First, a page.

10.000 people for a Leonard Cohen concert sounds a bit inappropriate. A poet of whispered riots and calm profoundities, Leonard Cohen is not a singer for a full stadium audience, I thought.
I had no idea back then about the magical powers this old man has. Leonard Cohen knows how to transform the crowds and how to convert his listeners in the same manner the ancient prophets must have done.
With his intimate poetry and interiorized music, Leonard Cohen managed to become a voice for thousands of souls, conquering an audience encompassing people of ages between his own and the one of his most recent album.
He started calmly, simple, with a famous verse that nobody had the courage to echo for fear of tainting the voice that gives the song a life of its own: "Dance me to your beauty, with a burning violin..." Had we listened to him and dance to the end of love, we'd still be there, dancing.
It took me a while to enter the STATE... I think it was after the first 6 songs, on Who by Fire, a poem sounding much like a curse.
After gifting us with the unforgettable image he speaks about as the creed of his life, but which to me appears as very sexual - "there is a crack in everything, That's how the light gets in" - the master took a break. A 20 minutes silence in a set over 3 hours long!
He then came back courageous, discovering the Truth in the voice of the two "sublime" Webb sisters singing a meaningless line: "Di dam dam dam de du dam dam...". Tower of Song, the place where he was raised by artist more successful than himslef, the humble elder who took the hat off in front of us, an audience embarassed by the undeserved honor.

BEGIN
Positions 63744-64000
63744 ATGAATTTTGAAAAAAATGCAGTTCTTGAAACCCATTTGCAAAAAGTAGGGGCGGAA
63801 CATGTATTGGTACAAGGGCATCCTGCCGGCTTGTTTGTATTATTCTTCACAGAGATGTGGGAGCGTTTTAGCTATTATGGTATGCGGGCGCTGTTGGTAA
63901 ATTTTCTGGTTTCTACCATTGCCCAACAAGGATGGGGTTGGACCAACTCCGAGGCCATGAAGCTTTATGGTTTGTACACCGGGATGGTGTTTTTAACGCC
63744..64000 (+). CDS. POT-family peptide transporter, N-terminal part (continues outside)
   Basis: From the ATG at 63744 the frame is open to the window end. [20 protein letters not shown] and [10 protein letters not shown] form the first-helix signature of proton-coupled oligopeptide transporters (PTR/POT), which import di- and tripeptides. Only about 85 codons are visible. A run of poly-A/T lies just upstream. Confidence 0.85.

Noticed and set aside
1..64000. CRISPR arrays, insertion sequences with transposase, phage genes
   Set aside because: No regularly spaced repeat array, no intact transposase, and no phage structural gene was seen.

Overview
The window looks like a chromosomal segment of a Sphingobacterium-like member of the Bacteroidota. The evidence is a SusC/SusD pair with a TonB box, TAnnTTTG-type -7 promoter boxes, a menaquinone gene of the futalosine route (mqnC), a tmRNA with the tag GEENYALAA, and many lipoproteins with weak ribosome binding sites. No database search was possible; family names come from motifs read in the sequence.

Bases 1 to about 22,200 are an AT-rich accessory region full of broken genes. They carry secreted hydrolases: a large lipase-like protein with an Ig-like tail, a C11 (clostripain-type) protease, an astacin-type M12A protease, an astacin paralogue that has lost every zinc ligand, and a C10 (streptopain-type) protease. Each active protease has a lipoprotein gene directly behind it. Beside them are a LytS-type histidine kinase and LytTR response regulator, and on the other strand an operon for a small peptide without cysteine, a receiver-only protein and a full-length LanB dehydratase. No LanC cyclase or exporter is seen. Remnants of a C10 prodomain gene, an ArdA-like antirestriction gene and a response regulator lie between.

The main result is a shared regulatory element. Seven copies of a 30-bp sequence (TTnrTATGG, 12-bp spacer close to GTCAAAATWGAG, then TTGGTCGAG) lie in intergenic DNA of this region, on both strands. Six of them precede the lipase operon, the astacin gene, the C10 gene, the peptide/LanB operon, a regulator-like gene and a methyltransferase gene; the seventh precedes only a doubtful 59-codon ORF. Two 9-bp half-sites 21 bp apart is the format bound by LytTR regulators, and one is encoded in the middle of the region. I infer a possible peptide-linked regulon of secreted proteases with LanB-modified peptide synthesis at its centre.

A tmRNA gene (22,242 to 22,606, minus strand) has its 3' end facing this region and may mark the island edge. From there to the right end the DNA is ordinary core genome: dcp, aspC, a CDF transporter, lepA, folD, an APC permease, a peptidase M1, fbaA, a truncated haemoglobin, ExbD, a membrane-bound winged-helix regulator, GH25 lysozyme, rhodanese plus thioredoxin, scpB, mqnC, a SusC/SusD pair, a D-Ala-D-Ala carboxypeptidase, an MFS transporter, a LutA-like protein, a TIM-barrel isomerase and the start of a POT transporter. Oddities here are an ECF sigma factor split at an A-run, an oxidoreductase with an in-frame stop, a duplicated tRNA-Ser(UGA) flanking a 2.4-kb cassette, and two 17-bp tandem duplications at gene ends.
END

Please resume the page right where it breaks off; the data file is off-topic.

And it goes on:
He didn't act and he did not wait for a reaction to do an encore, probably because the link he was trying to establish involved Music in its purest form not us, the impious spectators of a phenomena we admired without fully understanding. "We'll keep playing... if you wish to stay" And he kept playing... exceeding expectations, the schedule and the rain that quickly ran away scared by the ease with which he took Manhattan the he took Berlin. Leonard Cohen also took the guitar, the keyboard, the mike and he sang, covering us all with just one, famous blue raincoat.
We parted friends, us singing him Happy Birtday and him wishing us a safe trip home and to keep the cold away.
I liked Cohen. I liked the way he tried to say Bucureshti instead of Bucharestand I liked how, after kneelling, taking his hat off and bowing in front of us he simply said: "Thank you, friends, for this warm welcome, of which we're deeply appreciative"
I liked the way he recounted his band, plenty of times. Eight musicians, of which maybe only two were born when Suzanne turned from a person into a poem on her way to immortality.
And I liked Javier Mas, Cohen's guitarist, band's best virtuoso in my opinion. From the way he was fighting his guitar, shaking it as if he wanted to snatch from it the sounds the instrument was stubbornly keeping to itself and from the way he caressed the strings as sweet as he was brutal with the instrument's body I saw the Music being born.
It's true I've been slightly let down by Hallelujah, but maybe it is just because I felt so brutally in love with Rufus Wainwright's cover.
Before this summer, Cohen did not play since he was 60 ("just a boy with a crazy dream" as he says). He climed a sacred mountain and descended it like a lay Zarathustra, a preacher of everything that brings man closer to animals. He started singing again after 15 years and he reached us on the exact day he turned 74. Happy Birtday, Maestro!